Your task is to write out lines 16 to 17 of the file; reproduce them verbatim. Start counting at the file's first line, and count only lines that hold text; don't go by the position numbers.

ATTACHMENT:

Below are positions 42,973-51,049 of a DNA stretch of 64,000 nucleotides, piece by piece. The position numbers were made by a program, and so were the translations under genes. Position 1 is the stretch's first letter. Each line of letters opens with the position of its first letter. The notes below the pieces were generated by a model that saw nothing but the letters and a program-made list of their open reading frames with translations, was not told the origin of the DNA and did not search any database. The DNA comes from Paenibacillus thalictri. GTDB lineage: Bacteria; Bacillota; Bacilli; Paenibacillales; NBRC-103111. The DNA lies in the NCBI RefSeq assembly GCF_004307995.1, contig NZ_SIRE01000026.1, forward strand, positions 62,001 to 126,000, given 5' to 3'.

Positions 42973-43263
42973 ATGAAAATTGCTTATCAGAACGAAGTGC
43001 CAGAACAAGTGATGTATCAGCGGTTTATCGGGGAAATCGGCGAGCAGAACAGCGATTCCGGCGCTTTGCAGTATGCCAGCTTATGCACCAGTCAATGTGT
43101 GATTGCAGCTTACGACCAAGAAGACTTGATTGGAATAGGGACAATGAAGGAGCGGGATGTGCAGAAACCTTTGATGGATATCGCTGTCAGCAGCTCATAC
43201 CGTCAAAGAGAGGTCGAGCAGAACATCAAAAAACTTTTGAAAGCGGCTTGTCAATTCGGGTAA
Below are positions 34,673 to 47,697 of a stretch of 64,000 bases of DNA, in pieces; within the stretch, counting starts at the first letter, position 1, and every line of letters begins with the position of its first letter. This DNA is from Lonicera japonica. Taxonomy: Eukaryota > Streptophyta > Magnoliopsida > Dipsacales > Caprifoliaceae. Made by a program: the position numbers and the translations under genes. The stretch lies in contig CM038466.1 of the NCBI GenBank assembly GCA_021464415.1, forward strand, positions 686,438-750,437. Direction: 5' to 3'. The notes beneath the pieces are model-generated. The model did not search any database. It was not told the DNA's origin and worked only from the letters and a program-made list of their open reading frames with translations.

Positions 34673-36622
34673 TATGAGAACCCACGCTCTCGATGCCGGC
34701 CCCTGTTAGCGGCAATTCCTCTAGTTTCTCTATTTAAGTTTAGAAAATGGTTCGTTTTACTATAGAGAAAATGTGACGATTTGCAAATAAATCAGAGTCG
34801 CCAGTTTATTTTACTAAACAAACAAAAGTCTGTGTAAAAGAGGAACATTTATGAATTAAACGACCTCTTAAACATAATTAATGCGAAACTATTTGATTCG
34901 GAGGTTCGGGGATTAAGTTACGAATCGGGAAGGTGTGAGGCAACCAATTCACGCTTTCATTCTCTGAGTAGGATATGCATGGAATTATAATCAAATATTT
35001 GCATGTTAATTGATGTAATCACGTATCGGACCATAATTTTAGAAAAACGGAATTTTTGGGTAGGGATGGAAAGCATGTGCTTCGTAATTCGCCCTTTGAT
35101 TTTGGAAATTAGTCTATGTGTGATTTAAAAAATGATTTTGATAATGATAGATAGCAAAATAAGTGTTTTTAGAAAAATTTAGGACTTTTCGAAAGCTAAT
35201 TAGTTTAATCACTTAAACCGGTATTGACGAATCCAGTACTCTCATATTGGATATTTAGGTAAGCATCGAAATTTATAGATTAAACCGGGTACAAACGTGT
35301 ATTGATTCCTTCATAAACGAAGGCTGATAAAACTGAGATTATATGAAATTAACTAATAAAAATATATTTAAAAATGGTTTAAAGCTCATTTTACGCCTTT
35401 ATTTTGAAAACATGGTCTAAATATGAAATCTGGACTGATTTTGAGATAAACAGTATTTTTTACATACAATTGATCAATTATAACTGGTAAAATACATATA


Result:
35301 ATTGATTCCTTCATAAACGAAGGCTGATAAAACTGAGATTATATGAAATTAACTAATAAAAATATATTTAAAAATGGTTTAAAGCTCATTTTACGCCTTT
35401 ATTTTGAAAACATGGTCTAAATATGAAATCTGGACTGATTTTGAGATAAACAGTATTTTTTACATACAATTGATCAATTATAACTGGTAAAATACATATA